With this piezoelectric actuator, since the individual electrodes can be printed and formed after firing the green sheet of piezoelectric material, it is easy to align them with the pressure chambers and it is easy to wire since the electrodes are exposed on the piezoelectric actuator as described above.

In addition, it is not necessary to align the first and second common electrodes and, since the wiring can be connected at any one point outside of the region where the pressure chambers are to be formed, the structure can be simplified and wiring can be made easily.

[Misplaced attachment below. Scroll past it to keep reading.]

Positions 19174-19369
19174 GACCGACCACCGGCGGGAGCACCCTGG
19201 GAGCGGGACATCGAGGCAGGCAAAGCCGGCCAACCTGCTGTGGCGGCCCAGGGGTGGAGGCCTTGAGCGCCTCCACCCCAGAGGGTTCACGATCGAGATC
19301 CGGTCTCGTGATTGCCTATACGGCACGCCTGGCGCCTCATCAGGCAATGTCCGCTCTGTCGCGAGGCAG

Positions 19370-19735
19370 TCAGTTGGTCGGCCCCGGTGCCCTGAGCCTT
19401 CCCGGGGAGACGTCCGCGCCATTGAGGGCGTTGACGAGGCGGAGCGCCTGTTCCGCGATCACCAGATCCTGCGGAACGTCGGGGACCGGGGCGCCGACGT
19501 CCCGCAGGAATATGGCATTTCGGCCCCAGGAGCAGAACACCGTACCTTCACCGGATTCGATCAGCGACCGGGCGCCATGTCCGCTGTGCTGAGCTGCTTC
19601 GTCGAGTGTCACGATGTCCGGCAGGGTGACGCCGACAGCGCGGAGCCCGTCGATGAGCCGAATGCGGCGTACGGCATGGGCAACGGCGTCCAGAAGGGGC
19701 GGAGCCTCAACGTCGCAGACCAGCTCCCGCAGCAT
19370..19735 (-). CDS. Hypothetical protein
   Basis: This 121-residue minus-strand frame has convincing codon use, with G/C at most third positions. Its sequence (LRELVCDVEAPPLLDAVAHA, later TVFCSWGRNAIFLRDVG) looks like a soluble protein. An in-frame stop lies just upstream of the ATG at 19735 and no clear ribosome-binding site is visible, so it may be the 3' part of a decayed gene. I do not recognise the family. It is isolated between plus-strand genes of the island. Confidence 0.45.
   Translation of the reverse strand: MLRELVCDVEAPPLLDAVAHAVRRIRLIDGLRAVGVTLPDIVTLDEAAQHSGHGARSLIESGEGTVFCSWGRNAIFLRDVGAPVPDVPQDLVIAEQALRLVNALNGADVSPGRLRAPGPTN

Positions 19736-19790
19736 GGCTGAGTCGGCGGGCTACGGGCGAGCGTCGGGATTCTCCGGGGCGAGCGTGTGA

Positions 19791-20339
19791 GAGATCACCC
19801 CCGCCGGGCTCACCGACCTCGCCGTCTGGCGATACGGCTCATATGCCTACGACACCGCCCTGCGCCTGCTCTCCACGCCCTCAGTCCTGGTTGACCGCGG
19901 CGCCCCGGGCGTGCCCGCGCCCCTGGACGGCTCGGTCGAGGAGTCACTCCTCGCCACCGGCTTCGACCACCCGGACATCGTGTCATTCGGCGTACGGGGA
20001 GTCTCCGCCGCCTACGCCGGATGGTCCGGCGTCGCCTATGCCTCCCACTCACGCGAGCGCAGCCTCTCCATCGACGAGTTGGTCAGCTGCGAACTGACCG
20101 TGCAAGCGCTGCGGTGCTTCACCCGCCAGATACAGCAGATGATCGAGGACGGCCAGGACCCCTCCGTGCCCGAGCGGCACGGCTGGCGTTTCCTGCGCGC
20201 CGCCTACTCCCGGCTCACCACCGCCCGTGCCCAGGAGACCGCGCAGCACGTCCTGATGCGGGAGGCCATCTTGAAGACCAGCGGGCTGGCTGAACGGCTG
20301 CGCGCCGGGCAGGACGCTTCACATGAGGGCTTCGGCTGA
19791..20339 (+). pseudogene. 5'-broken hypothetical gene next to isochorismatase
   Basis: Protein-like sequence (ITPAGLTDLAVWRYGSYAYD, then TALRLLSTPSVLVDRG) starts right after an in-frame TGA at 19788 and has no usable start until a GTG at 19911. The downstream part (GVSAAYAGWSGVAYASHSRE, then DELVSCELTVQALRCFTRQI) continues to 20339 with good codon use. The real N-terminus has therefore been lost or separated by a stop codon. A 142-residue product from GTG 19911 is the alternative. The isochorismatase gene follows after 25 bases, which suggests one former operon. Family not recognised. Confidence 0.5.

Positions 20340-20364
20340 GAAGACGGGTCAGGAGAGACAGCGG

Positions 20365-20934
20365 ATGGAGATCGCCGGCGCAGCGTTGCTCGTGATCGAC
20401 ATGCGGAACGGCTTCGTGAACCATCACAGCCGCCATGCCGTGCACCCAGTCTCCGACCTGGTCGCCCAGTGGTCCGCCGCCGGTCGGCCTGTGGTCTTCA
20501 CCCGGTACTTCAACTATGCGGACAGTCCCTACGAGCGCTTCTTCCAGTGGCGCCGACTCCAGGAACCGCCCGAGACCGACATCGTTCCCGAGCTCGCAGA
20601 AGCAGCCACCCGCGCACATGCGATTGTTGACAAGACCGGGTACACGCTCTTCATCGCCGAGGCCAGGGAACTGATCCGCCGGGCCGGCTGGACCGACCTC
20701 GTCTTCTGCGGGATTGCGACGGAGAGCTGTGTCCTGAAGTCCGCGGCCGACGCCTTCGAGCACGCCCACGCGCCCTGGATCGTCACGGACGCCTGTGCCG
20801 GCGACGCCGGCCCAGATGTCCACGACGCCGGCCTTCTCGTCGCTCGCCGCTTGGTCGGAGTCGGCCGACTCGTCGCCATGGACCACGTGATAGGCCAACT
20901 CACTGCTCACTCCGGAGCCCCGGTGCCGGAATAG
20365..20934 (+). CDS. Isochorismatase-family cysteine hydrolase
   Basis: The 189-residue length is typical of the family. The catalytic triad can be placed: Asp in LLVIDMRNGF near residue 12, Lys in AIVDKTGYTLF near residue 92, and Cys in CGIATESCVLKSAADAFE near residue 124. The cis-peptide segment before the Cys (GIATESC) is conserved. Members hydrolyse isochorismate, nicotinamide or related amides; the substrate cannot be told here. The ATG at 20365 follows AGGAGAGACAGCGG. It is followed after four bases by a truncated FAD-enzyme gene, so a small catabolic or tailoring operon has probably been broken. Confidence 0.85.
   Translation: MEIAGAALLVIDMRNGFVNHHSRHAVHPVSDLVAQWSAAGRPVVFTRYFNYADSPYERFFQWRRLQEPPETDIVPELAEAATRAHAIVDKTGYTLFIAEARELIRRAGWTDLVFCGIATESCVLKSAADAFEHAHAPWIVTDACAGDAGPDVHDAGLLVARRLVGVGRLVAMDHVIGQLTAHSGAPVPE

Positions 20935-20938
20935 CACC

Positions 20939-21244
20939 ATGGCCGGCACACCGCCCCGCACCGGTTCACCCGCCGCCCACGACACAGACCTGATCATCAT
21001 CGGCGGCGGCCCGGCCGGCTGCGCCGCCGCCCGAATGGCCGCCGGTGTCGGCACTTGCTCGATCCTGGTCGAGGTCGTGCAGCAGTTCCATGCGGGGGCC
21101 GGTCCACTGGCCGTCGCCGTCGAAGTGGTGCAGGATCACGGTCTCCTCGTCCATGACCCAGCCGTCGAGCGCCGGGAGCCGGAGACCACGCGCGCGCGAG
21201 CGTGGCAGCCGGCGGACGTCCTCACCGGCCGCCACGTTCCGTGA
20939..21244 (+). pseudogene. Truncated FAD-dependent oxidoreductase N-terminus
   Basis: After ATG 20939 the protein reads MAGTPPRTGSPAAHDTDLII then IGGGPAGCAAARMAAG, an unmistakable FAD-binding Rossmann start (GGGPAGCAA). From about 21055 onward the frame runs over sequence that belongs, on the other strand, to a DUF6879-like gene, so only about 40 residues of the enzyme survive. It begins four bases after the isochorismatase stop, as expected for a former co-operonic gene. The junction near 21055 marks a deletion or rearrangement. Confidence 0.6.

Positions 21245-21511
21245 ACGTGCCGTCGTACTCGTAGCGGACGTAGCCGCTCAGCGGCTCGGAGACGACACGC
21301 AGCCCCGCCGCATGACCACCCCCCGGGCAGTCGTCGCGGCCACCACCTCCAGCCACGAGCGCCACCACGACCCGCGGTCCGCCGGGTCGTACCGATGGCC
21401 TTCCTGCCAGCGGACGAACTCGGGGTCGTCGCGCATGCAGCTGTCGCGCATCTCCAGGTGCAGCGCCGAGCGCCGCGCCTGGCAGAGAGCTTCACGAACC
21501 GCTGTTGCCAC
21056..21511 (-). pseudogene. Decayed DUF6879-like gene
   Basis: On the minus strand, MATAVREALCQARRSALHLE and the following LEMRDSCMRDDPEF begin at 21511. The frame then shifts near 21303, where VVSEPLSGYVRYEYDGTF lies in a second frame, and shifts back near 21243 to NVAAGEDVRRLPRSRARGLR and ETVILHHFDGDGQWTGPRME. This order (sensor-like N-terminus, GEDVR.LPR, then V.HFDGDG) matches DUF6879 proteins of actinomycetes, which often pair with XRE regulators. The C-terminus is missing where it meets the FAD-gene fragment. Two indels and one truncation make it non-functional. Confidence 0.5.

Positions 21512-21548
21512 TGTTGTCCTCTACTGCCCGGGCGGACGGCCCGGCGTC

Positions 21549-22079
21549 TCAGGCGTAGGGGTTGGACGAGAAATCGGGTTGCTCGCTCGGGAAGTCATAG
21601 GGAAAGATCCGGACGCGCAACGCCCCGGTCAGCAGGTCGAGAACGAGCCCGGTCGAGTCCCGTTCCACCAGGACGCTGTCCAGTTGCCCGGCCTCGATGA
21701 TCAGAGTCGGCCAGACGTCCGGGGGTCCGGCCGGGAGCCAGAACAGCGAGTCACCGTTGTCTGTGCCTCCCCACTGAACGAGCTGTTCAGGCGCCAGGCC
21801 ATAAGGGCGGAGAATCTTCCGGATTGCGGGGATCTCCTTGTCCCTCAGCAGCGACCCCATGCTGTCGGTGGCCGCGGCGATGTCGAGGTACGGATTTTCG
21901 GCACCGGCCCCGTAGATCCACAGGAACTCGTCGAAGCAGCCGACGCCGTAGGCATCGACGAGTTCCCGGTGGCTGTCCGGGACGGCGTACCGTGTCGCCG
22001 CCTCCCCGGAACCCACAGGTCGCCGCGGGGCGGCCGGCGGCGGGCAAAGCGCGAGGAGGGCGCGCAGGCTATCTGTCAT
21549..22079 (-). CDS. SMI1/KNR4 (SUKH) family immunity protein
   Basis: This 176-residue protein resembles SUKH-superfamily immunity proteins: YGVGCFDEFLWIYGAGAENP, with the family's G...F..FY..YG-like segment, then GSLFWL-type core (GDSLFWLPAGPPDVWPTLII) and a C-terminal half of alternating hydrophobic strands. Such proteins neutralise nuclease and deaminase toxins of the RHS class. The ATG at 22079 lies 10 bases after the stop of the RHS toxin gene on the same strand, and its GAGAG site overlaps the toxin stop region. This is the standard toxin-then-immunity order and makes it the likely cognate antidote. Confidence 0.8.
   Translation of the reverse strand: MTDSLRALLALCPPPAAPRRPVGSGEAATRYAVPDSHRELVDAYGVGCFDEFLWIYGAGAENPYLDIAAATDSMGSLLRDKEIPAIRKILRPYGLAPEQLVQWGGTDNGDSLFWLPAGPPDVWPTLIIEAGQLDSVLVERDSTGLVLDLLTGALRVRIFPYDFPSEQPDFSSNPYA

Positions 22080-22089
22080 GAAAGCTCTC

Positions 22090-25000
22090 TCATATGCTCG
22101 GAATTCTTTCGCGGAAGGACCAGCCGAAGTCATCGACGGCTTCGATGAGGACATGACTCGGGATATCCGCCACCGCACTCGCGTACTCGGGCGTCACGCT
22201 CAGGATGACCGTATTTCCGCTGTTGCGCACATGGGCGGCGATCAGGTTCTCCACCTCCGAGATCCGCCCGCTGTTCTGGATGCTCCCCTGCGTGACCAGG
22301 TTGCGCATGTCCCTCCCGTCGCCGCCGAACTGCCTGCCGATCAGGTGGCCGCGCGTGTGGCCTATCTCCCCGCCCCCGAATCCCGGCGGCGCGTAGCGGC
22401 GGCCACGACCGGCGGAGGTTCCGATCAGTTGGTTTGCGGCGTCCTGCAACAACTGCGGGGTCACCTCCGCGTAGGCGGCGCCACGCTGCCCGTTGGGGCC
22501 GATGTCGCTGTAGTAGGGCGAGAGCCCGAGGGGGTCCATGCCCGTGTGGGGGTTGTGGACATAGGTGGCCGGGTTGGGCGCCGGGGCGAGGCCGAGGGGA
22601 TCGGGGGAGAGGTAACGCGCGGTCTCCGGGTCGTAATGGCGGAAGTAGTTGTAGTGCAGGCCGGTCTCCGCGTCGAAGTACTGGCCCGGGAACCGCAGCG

The present inventors completed the present invention through investigation on the polarity and timing of applying the electric field to both piezoelectric ceramic layers by means of the electrodes in order to achieve satisfactory deflection of the piezoelectric actuator in a particular region thereof by causing the region of the first piezoelectric ceramic layer that corresponds to one or more pressure chambers to contract in the direction of surface and, in synchronization therewith, and causing the region of the second piezoelectric ceramic layer to expand in the direction of surface in the piezoelectric actuator described above.